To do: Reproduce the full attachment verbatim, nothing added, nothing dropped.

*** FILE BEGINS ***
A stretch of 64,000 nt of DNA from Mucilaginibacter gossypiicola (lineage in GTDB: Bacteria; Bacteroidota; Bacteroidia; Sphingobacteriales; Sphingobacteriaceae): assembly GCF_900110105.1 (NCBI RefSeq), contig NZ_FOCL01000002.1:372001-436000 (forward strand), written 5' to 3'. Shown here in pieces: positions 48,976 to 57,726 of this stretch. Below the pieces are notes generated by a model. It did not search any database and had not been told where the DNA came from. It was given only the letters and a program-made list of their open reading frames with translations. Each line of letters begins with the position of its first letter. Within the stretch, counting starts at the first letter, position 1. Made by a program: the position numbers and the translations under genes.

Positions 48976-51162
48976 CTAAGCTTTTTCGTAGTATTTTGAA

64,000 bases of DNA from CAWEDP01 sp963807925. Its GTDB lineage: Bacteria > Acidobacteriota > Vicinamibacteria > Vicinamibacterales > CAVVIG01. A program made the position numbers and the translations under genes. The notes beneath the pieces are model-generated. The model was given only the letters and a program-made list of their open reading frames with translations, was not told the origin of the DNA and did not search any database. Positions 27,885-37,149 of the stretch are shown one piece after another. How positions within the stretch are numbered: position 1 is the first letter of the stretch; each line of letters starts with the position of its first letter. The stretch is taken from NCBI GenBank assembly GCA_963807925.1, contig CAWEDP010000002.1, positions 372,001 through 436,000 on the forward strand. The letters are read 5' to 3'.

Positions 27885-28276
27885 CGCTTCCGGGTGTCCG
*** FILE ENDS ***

A stretch of 64,000 nt of DNA from Mucilaginibacter gossypiicola (lineage in GTDB: Bacteria; Bacteroidota; Bacteroidia; Sphingobacteriales; Sphingobacteriaceae): assembly GCF_900110105.1 (NCBI RefSeq), contig NZ_FOCL01000002.1:372001-436000 (forward strand), written 5' to 3'. Shown here in pieces: positions 48,976 to 57,726 of this stretch. Below the pieces are notes generated by a model. It did not search any database and had not been told where the DNA came from. It was given only the letters and a program-made list of their open reading frames with translations. Each line of letters begins with the position of its first letter. Within the stretch, counting starts at the first letter, position 1. Made by a program: the position numbers and the translations under genes.

Positions 48976-51162
48976 CTAAGCTTTTTCGTAGTATTTTGAA

64,000 bases of DNA from CAWEDP01 sp963807925. Its GTDB lineage: Bacteria > Acidobacteriota > Vicinamibacteria > Vicinamibacterales > CAVVIG01. A program made the position numbers and the translations under genes. The notes beneath the pieces are model-generated. The model was given only the letters and a program-made list of their open reading frames with translations, was not told the origin of the DNA and did not search any database. Positions 27,885-37,149 of the stretch are shown one piece after another. How positions within the stretch are numbered: position 1 is the first letter of the stretch; each line of letters starts with the position of its first letter. The stretch is taken from NCBI GenBank assembly GCA_963807925.1, contig CAWEDP010000002.1, positions 372,001 through 436,000 on the forward strand. The letters are read 5' to 3'.

Positions 27885-28276
27885 CGCTTCCGGGTGTCCG